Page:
The chicest contemporary dining schemes include artwork – but rather than a gallery wall, why not embrace one statement piece of art? Art as a point of focus is well-suited to this space as guests have little else – other than the (delicious) food – to draw their attention away. A piece with some kind of contrast – color, for example, or texture, or even a statement picture frame in a neutral scheme – is particularly successful.

'The dining room offers so many opportunities for really showcasing and taking in the objects and images you display there,' says Mindy O’Connor of Melinda Kelson O'Connor Architecture & Interiors. She recommends a few special considerations to make the most of your chosen piece: 'Emphasize artwork on the walls with picture lights and plenty of breathing space.'

9. Incorporate architectural details into your dining room design

Dining room with built-in bench seating and architectural arch

(Image credit: Mary Wadsworth)

The best modern dining room ideas are those that incorporate the key features of the space and enhance them – particularly when they're as architecturally stunning as this scheme, which belongs to jewelry designer Rosh Mahtani of Alighieri and her partner, designer Fred Rigby. It features a bespoke concrete bench, which wraps around the table, and whose sharp edges contrast with a large arch above.

Incorporating your dining room seating into an alcove or corner is a great way to achieve a similar effect, as it will help highlight these interesting elements of a room – and can maximize space, too. Also pay attention to windows: particularly beautiful designs with spectacular stained glass or paneling, if you're lucky enough to have them, can act as artwork when a dining table is positioned directly underneath.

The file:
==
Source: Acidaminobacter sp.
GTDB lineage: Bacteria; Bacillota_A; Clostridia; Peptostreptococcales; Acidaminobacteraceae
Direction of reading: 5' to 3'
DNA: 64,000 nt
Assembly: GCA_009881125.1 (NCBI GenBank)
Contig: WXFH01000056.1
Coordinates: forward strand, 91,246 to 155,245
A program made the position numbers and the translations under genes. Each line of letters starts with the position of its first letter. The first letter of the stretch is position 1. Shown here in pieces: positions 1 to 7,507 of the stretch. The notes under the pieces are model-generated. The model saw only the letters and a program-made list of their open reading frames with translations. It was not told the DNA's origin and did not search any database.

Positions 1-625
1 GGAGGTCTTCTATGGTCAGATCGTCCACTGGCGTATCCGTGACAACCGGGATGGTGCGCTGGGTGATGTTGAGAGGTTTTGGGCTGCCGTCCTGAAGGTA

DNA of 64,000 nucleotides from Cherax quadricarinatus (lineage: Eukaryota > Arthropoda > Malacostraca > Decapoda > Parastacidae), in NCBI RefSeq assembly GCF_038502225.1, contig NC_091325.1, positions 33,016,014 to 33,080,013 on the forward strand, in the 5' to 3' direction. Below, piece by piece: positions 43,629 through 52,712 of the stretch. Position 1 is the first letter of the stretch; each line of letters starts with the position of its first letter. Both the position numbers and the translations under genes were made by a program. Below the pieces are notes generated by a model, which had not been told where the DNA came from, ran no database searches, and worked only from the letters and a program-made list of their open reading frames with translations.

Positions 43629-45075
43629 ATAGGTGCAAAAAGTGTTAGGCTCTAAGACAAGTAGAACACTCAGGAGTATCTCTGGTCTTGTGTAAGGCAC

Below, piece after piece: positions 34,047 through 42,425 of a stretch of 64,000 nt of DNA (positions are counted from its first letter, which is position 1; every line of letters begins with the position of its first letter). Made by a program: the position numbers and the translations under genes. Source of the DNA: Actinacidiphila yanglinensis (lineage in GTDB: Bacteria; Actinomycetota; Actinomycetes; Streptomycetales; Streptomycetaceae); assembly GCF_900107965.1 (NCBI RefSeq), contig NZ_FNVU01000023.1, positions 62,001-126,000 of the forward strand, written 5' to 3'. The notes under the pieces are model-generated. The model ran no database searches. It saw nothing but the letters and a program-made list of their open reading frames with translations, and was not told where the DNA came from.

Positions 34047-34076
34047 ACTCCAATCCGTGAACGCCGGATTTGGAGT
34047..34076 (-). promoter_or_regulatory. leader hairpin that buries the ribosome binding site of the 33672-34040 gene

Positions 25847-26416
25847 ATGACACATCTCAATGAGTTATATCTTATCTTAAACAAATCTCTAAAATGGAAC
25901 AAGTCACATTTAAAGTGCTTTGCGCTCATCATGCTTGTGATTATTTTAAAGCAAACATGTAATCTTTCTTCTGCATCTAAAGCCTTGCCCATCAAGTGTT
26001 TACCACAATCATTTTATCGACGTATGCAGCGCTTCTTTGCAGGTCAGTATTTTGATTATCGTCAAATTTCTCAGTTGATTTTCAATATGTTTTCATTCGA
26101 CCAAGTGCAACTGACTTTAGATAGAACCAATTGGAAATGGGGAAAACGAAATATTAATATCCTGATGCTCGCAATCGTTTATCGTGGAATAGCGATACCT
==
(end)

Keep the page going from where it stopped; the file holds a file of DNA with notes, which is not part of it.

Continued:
10. Experiment with wall texture for a unique dining room look

Tiled wall in a dining area

(Image credit: French+Tye. Design: MW Architects)

Look beyond beautiful but well-used ideas like paneling in your dining room and opt for something a little more surprising for your walls instead. With so many wall textures available, this surface is ripe for experimentation – and as a dining room isn't prone to the same wear and tear as spaces like kitchens, bathrooms and hallways, you can afford to look to ideas like plaster, high gloss or even upholstery to add interest to your scheme.

If your dining room is part of a larger kitchen, however – or if you have very messy small children – then a more practical but still interesting solution is tiles, like this example from London-based MW Architects. Removed from their usual spots in kitchens and bathrooms, they're an unexpected addition to a dining room that add color, texture and contrast – while being easy to clean, too.

Ellen Finch
Deputy editor (print)

Ellen is deputy editor of Livingetc magazine. She cut her teeth working for sister publication Real Homes, starting as features editor before becoming deputy editor. There, she enjoyed taking a peek inside beautiful homes and discovered a love for design and architecture that eventually led her here. She has also written for other titles including Homes & Gardens and Gardeningetc. For her flat in a converted Victorian property, she takes inspiration from the works of some of her favourite architects and tastemakers. She has a particular passion for green design and enjoys shopping small, local and second-hand where she can.